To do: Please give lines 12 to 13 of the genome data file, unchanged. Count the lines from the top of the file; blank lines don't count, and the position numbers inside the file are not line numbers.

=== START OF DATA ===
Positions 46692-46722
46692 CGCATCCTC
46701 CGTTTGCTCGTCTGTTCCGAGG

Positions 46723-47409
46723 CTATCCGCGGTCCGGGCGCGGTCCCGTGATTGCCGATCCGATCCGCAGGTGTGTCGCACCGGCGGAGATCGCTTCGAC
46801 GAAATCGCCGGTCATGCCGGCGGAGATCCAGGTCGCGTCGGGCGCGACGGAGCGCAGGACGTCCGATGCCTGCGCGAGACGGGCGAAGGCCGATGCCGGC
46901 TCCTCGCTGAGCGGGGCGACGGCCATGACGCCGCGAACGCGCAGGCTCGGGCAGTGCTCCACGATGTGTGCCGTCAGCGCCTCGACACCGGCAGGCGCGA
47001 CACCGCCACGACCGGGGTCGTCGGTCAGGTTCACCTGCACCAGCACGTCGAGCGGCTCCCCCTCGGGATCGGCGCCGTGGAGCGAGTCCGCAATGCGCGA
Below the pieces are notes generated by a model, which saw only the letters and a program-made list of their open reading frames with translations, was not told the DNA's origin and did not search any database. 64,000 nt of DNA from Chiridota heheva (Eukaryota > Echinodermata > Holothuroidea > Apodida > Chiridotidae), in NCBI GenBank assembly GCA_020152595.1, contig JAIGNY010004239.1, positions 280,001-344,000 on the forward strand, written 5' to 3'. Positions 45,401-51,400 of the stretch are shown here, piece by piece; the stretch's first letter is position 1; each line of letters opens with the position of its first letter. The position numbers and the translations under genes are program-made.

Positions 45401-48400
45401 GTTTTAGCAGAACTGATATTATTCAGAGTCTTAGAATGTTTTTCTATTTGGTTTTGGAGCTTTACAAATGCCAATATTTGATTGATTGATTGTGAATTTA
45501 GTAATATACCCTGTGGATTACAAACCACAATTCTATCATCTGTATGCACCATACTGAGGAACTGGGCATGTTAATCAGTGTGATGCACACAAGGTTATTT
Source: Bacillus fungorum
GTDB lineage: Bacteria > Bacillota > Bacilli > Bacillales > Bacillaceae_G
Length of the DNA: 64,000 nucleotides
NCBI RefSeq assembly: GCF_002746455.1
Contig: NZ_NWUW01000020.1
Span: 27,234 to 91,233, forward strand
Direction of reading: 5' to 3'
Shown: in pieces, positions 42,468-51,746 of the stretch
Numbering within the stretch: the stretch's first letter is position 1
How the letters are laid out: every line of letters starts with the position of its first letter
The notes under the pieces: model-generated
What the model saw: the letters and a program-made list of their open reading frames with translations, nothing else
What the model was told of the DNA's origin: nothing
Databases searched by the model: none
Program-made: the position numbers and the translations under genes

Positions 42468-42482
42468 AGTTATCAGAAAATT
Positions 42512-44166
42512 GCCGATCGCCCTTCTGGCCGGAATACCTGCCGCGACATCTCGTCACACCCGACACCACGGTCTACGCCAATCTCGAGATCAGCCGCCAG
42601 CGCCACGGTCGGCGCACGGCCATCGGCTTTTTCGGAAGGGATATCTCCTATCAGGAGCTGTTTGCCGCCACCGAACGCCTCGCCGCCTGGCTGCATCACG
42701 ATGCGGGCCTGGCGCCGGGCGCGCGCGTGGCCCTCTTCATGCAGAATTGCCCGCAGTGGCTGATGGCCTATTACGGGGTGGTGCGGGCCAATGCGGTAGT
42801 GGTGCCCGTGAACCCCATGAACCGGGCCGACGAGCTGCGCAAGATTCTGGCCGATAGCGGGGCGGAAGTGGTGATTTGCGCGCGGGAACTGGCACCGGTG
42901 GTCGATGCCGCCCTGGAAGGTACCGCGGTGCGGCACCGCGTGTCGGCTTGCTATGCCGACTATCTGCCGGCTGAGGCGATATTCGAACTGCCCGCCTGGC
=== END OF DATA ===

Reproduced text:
45501 GTAATATACCCTGTGGATTACAAACCACAATTCTATCATCTGTATGCACCATACTGAGGAACTGGGCATGTTAATCAGTGTGATGCACACAAGGTTATTT
Source: Bacillus fungorum